Beyond volatile domestic politics, rising geopolitical tensions and a lack of clarity on U.S. objectives and intentions complicates multilateral policy coordination. China, Iran, and Russia, among other countries, are filling the strategic vacuum first unlocked by the Obama administration and now blown wide open by the Trump administration. Russia has demonstrated aggressive behavior in Ukraine and Syria. The Middle East is engulfed in conflicts in Iraq, Syria, and Yemen, and Sunni-Shia proxy wars rage throughout the region. In Asia, denuclearizing the Korean Peninsula remains atop the world’s non-proliferation agenda, but misaligned priorities and geostrategic mistrust among the main powers, not least China and the United States, make a durable solution elusive. Meanwhile, geopolitical competition is increasingly intruding into cyberspace. Although the internet has become indispensable to billions, conflicting national positions on cybersecurity and cyber governance have prevented the emergence of international norms of state conduct.
International cooperation on these and other issues will depend on a willingness of major powers to compromise among their often divergent geopolitical objectives. Complicating this task, a growing number of world leaders lack confidence in the leadership of and partnership with the United States. As cases in point, leaders can now cite the U.S. withdrawal from international agreements such as the Paris Accord—a voluntary and flexible arrangement that many had expected to be a model for future multilateral cooperation—as well as the President’s begrudging reconfirmation of existing alliances. Both will hurt the U.S. standing in the world and complicate coordination with allies and partners.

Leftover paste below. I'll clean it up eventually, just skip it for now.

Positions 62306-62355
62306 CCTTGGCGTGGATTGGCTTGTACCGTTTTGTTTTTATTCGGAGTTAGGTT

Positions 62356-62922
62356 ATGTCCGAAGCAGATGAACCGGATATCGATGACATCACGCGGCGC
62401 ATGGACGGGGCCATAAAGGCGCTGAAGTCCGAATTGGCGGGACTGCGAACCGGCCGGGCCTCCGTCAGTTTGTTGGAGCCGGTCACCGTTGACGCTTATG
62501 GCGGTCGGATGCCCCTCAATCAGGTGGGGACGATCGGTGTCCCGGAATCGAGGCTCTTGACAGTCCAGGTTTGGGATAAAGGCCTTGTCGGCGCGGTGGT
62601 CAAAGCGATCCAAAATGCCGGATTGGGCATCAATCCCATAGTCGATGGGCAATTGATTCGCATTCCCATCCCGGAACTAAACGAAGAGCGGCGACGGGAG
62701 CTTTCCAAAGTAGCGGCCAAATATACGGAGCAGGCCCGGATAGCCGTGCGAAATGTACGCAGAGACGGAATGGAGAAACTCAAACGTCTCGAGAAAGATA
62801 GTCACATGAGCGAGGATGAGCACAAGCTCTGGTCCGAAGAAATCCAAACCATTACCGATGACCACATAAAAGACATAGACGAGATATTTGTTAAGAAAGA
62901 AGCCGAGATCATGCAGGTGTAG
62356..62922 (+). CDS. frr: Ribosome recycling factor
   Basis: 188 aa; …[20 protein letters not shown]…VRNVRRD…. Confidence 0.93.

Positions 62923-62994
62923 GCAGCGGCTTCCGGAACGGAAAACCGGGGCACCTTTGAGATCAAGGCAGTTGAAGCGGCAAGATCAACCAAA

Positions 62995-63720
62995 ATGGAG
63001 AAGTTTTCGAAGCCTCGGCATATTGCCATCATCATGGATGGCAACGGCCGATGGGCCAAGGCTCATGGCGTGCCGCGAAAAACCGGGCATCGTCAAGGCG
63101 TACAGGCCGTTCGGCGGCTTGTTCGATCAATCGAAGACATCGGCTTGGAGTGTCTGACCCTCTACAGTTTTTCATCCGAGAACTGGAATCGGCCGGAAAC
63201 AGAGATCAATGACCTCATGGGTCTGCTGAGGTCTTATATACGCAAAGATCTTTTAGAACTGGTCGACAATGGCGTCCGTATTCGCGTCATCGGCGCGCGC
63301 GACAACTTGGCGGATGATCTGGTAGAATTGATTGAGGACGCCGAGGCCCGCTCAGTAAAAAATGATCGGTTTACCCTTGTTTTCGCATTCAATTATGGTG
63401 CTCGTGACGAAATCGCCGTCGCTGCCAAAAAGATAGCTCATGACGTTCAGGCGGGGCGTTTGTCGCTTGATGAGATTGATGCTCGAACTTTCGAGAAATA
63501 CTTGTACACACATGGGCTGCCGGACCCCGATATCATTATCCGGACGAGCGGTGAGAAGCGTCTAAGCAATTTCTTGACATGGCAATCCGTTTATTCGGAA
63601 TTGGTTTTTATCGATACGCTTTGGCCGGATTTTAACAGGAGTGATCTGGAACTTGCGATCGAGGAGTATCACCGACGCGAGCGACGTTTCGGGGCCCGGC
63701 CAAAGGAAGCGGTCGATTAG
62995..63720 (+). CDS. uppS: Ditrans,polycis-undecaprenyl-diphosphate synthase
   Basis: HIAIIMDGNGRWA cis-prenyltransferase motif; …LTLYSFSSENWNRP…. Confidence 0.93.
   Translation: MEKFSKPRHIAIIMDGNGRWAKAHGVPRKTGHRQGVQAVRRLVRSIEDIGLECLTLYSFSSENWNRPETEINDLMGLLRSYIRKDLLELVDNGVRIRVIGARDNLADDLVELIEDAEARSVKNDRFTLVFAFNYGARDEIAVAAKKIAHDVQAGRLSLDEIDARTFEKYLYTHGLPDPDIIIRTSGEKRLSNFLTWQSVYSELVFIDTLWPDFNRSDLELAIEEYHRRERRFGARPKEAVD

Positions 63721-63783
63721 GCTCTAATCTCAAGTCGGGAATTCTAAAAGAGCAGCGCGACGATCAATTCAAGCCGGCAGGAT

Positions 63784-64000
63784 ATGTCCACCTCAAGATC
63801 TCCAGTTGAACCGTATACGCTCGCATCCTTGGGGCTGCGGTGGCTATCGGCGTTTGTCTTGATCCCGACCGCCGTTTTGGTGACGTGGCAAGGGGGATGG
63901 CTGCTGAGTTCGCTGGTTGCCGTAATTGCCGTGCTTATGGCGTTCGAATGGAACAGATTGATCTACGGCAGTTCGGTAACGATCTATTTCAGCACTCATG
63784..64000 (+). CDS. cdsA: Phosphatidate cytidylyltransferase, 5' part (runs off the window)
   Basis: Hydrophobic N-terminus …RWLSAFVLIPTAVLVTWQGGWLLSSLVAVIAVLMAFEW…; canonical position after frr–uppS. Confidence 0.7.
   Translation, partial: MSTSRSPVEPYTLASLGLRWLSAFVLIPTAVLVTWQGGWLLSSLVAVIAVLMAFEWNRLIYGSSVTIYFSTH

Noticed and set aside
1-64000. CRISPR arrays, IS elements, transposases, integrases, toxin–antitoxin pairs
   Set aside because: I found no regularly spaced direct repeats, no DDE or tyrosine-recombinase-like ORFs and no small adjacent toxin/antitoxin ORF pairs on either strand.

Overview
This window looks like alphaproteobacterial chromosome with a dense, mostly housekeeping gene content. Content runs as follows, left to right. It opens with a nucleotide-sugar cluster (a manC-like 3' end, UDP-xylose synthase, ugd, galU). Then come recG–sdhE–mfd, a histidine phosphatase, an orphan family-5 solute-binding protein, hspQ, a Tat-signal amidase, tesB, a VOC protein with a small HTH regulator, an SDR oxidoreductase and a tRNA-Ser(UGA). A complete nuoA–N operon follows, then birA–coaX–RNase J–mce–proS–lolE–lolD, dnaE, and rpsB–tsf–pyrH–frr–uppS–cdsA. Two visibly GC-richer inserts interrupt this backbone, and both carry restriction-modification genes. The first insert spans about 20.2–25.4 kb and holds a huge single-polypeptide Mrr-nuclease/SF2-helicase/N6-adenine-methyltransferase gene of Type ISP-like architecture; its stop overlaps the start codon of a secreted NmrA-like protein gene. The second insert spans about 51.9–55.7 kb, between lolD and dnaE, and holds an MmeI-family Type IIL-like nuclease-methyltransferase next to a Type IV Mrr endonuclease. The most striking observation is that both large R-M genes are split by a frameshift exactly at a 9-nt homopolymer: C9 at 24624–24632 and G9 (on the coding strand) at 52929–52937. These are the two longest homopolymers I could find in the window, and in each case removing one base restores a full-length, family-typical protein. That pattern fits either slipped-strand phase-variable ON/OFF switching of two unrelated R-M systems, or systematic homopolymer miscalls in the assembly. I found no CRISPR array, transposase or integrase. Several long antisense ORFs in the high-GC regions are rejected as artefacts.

Although participants detected a shift away from a U.S.-dominated order as already underway, they were uncertain about what alternative order might replace it. Some worried that U.S. abdication might exacerbate an ongoing international trend, leading others to withdraw from their own international commitments. Already, we have seen the United Kingdom’s referendum decision to leave the EU, Venezuela’s withdrawal from the Organization of American States, and the African Union’s urging that its members withdraw from the International Criminal Court.
Looking on the bright side, some participants suggested that the dramatic reorientation of U.S. foreign policy could presage an international “reset” that some countries have been demanding, paving the way for a reformed architecture of global governance that finally reflected the growing weight of rising economies like China, India, and Brazil. Might Trump’s “America First” policy provide an opportunity for emerging and developing countries to step up to the plate to fill the leadership role left by the United States? Some participants doubted that these rising players were either able or willing to step up and fill America’s shoes. At the end of the day, it remains difficult to imagine global agreement on important issues—from trade rules to norms for cyberspace—without a leading role for the United States. Nor were participants sanguine about the prospects for peace and stability in Northeast Asia and the Middle East with the United States on the sidelines.
For the full workshop discussion and policy prescriptions, view the workshop report here.